By telling Seeger, in blasting form, that his time is over and that you’re not going to be his creature any more:
“How does it feel?
How does it feel?
To be without home.
Like a complete unknown.
Like a rolling stone.”
Now, I understand that sounds harsh, but I’ve seen the Seeger interviews, and that guy thought Dylan was his man.
And I know all the rumors that Dylan wrote “Rolling Stone” about Edie Sedgwick, the loveliest, most artistically- and aesthetically-talented bleached blonde carwreck-darling of her generation.
(I’ve read a lot about Sedgwick. It’s a sadder story than anyone could get from a biopic. You will want to give that one a hug after reading her story.)
But, Dylan wasn’t writing her story and he wasn’t Seeger’s fancy folk boy, either.
Dylan belonged to Dylan, and that’s the way it was gonna be.
It was the way it always had been with Dylan, but nobody was paying attention to what he was saying.
That’s how real artists are, my friends. Who owns them? Their art. On a short leash.
To me, “Like A Rolling Stone” feels as though Dylan is talking to himself. He’s walking away. He knows the cost of his own choices. The cost is high, my friends.
Here’s a little taster of his European tour for this album:
Bristol, England: First set, acoustic.
Audience response: Cheers!
Second set, electric: Dylan and the Band play the first chords of “Tombstone Blues.”
Second set, electric: Dylan and the Band open with “Tombstone Blues.”
Audience response: NOOooOOONNNNNNNNNNNNNNNN!
In the cascade of clips of the European tour for Highway 61, you get to witness Dylan go from a young genius with a hard set to his chin, to a young genius with the gritty, gritted teeth of a musician who has been booed in at least 10 languages.
He’s going to see this through because he believes in what he’s doing, and by the way, F–k you, Europe! Very much! Let’s GO, man! PLAY IT LOUD!
(The Americans booed and cried. The Europeans booed, cried, and threatened him bodily.)
And what does The Band look like during this whole manic, sonic disaster of a tour?
They look as though they’re refreshed from their nap, and wondering what’s being served for dinner. And, oh, we have a gig tonight, Dylan? Do you think we’re gonna get booed Dylan?
Dylan: (Sound of jaw grinding like an old lock.) Sure, why not? With the advance press, this crowd will probably throw rotten fruit.
The Band: (Shrugs off the psychic baggage.) You eat dinner yet?
Dylan: (Pinches eyes shut with thumb and forefinger like closing a pair of window shades) Does broken glass count?
(The Band wanders off to find food or a bed or fool around with their instruments.)
And all we have is Dylan, in the dark, that night and forevermore, biting off the lyrics to you and me and everybody:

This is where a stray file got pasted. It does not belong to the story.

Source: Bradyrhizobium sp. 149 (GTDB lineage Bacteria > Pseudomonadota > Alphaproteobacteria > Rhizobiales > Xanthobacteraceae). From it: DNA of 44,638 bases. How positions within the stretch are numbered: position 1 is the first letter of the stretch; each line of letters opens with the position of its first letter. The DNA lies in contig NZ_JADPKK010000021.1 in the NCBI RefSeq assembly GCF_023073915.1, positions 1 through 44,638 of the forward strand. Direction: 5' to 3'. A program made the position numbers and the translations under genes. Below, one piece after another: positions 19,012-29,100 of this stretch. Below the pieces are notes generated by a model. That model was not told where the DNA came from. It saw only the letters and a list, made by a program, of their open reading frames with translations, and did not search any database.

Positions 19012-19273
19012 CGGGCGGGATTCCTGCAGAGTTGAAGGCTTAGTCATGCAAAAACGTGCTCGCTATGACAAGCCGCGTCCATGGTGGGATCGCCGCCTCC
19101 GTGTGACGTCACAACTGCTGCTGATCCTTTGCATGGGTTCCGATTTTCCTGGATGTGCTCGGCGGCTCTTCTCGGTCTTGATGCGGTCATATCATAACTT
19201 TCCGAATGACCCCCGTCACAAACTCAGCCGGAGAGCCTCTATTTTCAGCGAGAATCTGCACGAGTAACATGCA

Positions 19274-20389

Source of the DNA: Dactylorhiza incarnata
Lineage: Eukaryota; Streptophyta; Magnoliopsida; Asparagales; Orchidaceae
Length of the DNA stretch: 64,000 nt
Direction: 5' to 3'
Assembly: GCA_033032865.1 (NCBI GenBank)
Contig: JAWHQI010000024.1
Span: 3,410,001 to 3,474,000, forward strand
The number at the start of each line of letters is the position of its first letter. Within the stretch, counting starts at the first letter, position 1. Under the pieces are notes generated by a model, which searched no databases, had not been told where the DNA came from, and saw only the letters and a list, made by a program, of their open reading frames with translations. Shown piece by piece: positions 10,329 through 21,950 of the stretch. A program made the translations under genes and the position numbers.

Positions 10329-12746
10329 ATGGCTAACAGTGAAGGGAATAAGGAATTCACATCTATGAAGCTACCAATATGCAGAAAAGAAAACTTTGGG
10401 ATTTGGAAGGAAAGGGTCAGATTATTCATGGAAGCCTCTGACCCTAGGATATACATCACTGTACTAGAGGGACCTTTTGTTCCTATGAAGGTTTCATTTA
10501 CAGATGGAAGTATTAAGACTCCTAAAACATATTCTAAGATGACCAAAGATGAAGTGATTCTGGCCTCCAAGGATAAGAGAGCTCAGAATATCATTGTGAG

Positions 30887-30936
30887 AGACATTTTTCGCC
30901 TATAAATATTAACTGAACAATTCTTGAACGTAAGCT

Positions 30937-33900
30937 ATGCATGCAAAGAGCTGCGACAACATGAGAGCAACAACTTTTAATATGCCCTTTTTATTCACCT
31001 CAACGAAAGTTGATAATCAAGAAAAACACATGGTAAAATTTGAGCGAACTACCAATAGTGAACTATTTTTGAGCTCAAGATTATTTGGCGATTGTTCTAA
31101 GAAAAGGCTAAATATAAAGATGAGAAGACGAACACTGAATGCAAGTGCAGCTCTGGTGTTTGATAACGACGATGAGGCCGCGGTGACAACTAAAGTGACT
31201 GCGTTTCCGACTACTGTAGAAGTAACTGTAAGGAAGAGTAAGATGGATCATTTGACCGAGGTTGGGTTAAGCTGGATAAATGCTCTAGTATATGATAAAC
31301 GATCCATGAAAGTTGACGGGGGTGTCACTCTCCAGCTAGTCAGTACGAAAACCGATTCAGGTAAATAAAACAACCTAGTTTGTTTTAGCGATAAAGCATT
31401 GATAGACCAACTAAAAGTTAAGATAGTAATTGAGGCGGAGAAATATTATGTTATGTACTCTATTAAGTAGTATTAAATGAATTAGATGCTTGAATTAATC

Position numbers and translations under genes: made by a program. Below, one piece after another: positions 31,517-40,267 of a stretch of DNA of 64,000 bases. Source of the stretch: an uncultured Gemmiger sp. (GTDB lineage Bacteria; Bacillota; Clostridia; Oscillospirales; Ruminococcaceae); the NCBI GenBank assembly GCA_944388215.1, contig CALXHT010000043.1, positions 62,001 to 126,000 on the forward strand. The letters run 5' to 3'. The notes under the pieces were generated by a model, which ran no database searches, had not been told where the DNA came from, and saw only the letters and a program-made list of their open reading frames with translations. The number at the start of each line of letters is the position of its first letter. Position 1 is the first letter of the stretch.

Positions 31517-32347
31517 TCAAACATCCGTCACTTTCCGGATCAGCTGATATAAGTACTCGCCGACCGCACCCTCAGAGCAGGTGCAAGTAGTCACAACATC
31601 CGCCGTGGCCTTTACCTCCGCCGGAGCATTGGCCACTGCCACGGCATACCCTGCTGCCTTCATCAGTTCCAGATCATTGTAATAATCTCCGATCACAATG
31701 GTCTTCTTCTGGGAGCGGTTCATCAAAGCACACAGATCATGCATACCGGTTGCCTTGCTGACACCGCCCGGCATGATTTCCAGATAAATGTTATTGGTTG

Well, the sword swallower
he comes up to you and
then he kneels.
He crosses himself
and then he
Clicks his high heels.
And without further notice,
he asks you how it feels.
And he says,
Here is your throat back.
Thanks for the loan.
And you know something is happening,
but you don’t know what it is,
do you, Mr. Jones?”
A long time ago, I went through an intense, sweaty, long artistic crisis that marked me hard. A stranger suggested I buy a Dylan album and I did, after a fashion.
But watching Dylan punch his way through the tour for this album, sticking to his ideals as if his life depended on it, and in a way it did, I’d like to say that I was healed miraculously, and returned to writing.
But hat’s not how it happened for me at all.
Still, I’ve got Dylan in my soul now, and if he could take some European boos and American tears and one manically pissed-off Pete Seeger wandering around the Newport Folk Festival trying to find an ax to shut him down— I think I can figure the rest of my stuff out.
This is a personal essay, and not a piece of gen-u-ine rock criticism. In fact, I’ve played with the facts in a few important places.
The three songs Dylan played at Newport in ’65 did not include “Like A Rolling Stone,” as that was recorded months later.
The quotes I made up, obviously, but it turns out he actually DID say “Play it loud!” (!) (When I was making up the dialogue, this statement felt Dylanesque, but it turns out, he said that exact statement at the Newport Folk Festival in 1965!)
To support this album, he toured the U.S., Europe, and Australia. (So, Acoustic set, Australia: YEsssss. Electric set: OiiiiIiiii!)
And finally, an answer to the million dollar question:
Did Pete Seeger really go looking for an axe that day?